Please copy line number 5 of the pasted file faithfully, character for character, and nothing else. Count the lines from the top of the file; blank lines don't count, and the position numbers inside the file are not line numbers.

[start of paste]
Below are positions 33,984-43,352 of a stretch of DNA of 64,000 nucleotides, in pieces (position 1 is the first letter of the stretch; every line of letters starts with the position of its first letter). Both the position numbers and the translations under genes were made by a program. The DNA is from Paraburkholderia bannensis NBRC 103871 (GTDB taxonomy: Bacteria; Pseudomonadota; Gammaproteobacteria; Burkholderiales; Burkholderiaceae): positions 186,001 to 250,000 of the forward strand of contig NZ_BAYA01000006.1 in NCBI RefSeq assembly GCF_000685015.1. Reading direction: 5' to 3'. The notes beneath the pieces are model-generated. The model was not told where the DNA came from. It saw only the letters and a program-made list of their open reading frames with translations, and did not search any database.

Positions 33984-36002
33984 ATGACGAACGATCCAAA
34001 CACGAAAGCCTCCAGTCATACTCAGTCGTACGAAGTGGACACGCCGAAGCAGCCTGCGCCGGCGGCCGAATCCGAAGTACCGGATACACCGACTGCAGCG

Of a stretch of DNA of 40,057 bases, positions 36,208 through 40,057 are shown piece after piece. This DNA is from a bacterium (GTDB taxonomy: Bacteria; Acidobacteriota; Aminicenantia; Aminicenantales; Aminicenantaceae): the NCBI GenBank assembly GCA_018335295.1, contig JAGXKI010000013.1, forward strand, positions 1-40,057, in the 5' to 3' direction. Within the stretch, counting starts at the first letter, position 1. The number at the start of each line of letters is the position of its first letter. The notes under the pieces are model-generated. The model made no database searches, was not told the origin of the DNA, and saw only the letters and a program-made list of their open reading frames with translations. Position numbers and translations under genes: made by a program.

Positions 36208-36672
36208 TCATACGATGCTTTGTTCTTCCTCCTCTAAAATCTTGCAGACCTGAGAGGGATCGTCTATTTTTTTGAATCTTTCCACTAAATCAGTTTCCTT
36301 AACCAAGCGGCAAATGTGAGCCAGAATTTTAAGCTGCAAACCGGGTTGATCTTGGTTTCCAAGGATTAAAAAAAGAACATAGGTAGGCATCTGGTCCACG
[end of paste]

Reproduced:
Of a stretch of DNA of 40,057 bases, positions 36,208 through 40,057 are shown piece after piece. This DNA is from a bacterium (GTDB taxonomy: Bacteria; Acidobacteriota; Aminicenantia; Aminicenantales; Aminicenantaceae): the NCBI GenBank assembly GCA_018335295.1, contig JAGXKI010000013.1, forward strand, positions 1-40,057, in the 5' to 3' direction. Within the stretch, counting starts at the first letter, position 1. The number at the start of each line of letters is the position of its first letter. The notes under the pieces are model-generated. The model made no database searches, was not told the origin of the DNA, and saw only the letters and a program-made list of their open reading frames with translations. Position numbers and translations under genes: made by a program.